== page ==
Industrial starts have become a non-factor in overall construction activity in Canada. They are going to amount to less than two million square feet in 2009, which is less than one good-sized shopping mall when times are better. How did industrial work come to such a sorry pass?
The pattern of CanaData’s construction starts statistics in October was an almost exact repeat of what it has been throughout all of this year. Privately-funded work is nowhere to be found and publicly-funded work has moved to the forefront. Nine of the Top 10 projects were either institutional or engineering. And the remaining project was also for government, even though it is categorized as commercial – Hamilton City Hall renovations.
Total non-residential building starts so far this year, with only two months remaining, are -44% on a square footage basis. Interestingly, the decline in residential starts is a very similar -45% in units, -43% in square feet and -44% in dollars. Some renovation and alteration projects have helped to keep the dollar volume (-27%) of non-residential building starts less negative than for square feet.
Commercial starts are down by about half this year both in terms of square feet and dollars. Industrial starts in square footage are almost 80% below last year’s level. This leads into an important observation. Industrial starts have become a non-factor in overall construction activity in Canada. They are going to amount to less than two million square feet in 2009, which is less than one good-sized shopping mall when times are better.
Industrial construction has become a “non factor”
How did industrial work come to such a sorry pass? Some would blame the rise in value of the Canadian dollar. But both the U.S. and Canada have been losing manufacturing jobs at a cascading rate to production facilities in low-labor-cost emerging nations.
One might also look to outside societal forces that have come into play. Specifically in the auto sector, for example, there has been a long-term move towards better quality product. This has arisen partly for safety reasons and partly due to improved design processes and material usage. It has also been forced on domestic manufacturers by the foreign competition. But what are the implications?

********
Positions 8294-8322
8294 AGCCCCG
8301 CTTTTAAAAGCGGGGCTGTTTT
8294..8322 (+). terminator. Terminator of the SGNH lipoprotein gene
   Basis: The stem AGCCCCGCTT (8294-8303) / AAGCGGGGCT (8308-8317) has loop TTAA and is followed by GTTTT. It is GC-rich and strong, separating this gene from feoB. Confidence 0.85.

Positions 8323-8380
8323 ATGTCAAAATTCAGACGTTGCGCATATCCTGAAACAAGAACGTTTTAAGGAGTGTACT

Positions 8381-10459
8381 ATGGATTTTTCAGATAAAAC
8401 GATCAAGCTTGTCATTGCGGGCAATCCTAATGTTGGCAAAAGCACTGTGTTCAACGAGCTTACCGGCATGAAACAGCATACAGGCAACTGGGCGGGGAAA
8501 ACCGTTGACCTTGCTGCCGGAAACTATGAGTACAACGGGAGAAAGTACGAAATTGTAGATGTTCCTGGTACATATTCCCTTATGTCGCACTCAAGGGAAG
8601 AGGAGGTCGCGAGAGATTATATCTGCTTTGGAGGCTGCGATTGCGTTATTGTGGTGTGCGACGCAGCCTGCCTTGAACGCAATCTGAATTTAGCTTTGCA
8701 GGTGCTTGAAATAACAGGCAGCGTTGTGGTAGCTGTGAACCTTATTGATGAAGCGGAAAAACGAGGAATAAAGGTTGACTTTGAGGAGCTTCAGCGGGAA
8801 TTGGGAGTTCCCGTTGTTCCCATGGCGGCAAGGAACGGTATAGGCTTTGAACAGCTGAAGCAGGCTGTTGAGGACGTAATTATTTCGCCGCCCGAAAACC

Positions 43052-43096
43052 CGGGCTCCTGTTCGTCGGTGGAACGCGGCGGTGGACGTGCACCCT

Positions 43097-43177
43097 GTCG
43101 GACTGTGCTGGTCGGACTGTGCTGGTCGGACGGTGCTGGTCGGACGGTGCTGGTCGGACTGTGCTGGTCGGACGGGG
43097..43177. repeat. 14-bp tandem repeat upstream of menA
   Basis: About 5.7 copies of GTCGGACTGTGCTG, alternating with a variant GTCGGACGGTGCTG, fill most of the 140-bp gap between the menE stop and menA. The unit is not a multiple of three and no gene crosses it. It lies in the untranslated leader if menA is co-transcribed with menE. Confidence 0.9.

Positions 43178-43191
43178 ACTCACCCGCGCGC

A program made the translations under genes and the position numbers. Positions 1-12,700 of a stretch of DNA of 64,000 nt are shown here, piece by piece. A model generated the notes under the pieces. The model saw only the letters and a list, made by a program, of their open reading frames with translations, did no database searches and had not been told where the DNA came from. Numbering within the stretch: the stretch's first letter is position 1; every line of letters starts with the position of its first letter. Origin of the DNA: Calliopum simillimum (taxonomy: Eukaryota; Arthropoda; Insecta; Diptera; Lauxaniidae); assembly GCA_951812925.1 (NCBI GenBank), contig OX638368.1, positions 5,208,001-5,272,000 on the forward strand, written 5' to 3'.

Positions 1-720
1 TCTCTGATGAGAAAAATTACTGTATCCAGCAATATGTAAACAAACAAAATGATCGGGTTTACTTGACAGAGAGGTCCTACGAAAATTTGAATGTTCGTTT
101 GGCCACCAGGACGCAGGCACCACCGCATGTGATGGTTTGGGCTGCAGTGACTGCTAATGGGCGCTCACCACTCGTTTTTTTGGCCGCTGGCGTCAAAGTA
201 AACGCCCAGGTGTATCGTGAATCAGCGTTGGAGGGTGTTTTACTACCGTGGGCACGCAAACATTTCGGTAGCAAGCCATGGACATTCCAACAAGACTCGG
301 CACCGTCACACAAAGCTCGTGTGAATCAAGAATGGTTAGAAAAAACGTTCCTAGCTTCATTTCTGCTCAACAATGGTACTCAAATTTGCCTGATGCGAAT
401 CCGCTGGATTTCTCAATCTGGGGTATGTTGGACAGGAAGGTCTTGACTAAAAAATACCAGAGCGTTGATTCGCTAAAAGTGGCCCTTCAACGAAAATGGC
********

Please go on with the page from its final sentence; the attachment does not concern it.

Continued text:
Cars are staying on the road longer. With penetration about as deep as it can get – i.e., the number of cars per family – this means that demand for new cars can only be restrained versus earlier decades. Detroit carmakers used to be associated with the notion of planned obsolescence. This has now been thrown overboard by the auto industry. By the way, in the electronics field, where safety is not an issue, planned obsolescence does still seem to play a big role.
New extended vehicle longevity means a reduced contribution to overall economic growth from assembly and parts operations in North America. By way of contrast, China, India and other industrializing nations are growing so fast partly due to the elevation in the car-driving proportions of their populations. To reinforce this point, China’s imports of oil are near their all-time record high.
Institutional and engineering
It’s in the two mainly publicly-funded type-of-structure categories – institutional and engineering – that starts are holding up much better. Institutional starts in October of this year were +47% on a square-footage basis versus October of last year. They are -11% in square feet and only -3% on a dollar-volume basis year to date in 2009 compared with the first ten months of 2008.
Engineering starts, which are only measured according to dollars, are -21% January through October 2009 versus the same period last year. Finally, the range of institutional and engineering projects is also quite diverse, running the gamut from university and community college facilities to roadwork, sewers and watermains, libraries and national defence installations in the latest Top 10 list. This pattern of the public sector proceeding with “stimulus” projects while the private sector holds back is likely to continue at least into the first half of next year.
Find Canadian construction-related economic articles in Canadian Construction Market News and in the Economic Outlook section of Daily Commercial News. Mr. Carrick also has a lifestyle blog that can be reached by clicking here.